New Household Waste Site For Kent
Published: 29 May 2019
Leader of Kent County Council Paul
Carter has announced a new household waste site for Kent in
Tonbridge and Malling, alongside successful negotiations allowing Kent
residents to use Medway sites, and funding to tackle flytipping.
Speaking at the County Council meeting, Mr Carter said
that from June 3, the county’s 18 Household Waste Recycling Centres (HWRCs)
across Kent will continue to receive household waste, with a modest charge for
the disposal of soil, rubble, hardcore and plasterboard.
He said: “The income derived will help us to further
improve our Household Waste Recycling Centres and indeed, expand them.
“I am pleased to announce today that we will open and
fund an additional Household Waste Recycling Centre in Allington, within the
next 12-15 months, which will service the Tonbridge and Malling and surrounding
area, taking the pressure off Medway Council’s facility at Cuxton.
“I am also pleased to report that negotiations with
Medway Council were satisfactorily concluded yesterday so that the reciprocal
arrangements enabling Kent residents on the border of Medway being able to
utilise their HWRCs, and similarly Medway residents accessing Kent’s
facilities, will continue unchanged.
“In addition, we will be providing an additional
£250,000 to crack down on flytipping, an anti-social crime often carried out by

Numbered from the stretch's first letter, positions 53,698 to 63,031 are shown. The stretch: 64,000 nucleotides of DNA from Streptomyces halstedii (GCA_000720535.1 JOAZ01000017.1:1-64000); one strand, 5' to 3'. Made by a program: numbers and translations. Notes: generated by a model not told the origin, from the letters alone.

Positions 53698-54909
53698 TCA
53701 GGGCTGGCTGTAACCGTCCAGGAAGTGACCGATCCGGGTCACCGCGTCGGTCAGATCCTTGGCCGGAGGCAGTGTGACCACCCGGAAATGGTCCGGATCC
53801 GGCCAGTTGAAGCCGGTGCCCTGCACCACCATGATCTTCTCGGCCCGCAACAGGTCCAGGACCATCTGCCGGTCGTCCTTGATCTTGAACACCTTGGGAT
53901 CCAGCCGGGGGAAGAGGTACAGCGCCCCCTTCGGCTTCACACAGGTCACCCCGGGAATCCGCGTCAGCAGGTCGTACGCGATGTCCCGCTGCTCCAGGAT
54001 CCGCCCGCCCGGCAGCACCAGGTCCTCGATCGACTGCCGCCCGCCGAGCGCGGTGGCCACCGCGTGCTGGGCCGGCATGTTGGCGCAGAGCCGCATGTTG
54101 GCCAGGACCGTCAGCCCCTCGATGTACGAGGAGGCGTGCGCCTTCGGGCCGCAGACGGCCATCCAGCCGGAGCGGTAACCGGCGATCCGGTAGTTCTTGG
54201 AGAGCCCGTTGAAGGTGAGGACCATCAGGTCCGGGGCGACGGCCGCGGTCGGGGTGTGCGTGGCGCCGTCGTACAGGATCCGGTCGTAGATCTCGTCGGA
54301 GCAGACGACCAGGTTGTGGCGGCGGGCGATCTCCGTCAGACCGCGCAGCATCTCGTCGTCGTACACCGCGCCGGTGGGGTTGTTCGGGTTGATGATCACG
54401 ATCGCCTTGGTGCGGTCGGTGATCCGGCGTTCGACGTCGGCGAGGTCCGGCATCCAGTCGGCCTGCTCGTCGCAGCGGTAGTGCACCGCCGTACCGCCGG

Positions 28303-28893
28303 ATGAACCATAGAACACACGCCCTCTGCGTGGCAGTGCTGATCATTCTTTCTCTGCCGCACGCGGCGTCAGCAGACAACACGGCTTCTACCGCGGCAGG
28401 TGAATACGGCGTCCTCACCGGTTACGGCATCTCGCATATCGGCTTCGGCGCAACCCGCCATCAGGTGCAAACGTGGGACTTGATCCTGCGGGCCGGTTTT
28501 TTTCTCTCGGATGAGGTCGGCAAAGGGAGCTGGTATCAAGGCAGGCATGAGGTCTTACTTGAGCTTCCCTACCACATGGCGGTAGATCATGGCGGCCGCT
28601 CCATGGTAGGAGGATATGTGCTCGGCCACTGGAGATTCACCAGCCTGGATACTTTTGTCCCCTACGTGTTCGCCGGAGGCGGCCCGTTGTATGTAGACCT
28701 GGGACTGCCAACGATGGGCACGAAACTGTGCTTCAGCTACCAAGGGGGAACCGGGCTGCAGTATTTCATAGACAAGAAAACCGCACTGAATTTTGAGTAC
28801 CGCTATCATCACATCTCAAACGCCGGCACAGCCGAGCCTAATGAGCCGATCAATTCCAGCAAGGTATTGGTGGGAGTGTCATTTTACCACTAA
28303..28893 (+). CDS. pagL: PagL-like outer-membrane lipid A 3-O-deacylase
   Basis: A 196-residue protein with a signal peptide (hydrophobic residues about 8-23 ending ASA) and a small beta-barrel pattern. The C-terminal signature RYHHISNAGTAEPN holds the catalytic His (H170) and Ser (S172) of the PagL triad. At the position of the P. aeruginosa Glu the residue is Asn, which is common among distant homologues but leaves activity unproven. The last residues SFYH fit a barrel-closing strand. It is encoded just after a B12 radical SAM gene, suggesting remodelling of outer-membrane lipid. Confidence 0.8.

criminal gangs. Over 90% of fly-tipped waste we see in the county could have
been disposed of free of charge at an HWRC or from a kerbside collection.
“While I do not believe the new policy will turn law-abiding
citizens into criminals, I cannot predict what criminal gangs might do in
response. However, we will be launching a campaign for additional enforcement
with the money being made available to the Kent Environmental Crime Waste
“This group includes Kent Police, the Environment
Agency, the National Farmers' Union (NFU), Driver and Vehicle Standards Agency
and district and borough councils. Yesterday we spoke to Kent Police, NFU and a
number of district councillors who are encouraged and enthused by this
additional investment. This campaign will now take enforcement and detection to
a new level.”
KCC operates 18 HWRCs, providing facilities for the
recycling and disposal of more than 30 different types of waste.
Each year Kent’s household waste sites receive
approximately 185,000 tonnes of waste and 3.5 million visits, at a cost of
approximately £10 million to the taxpayer.
information, visit www.kent.gov.uk/waste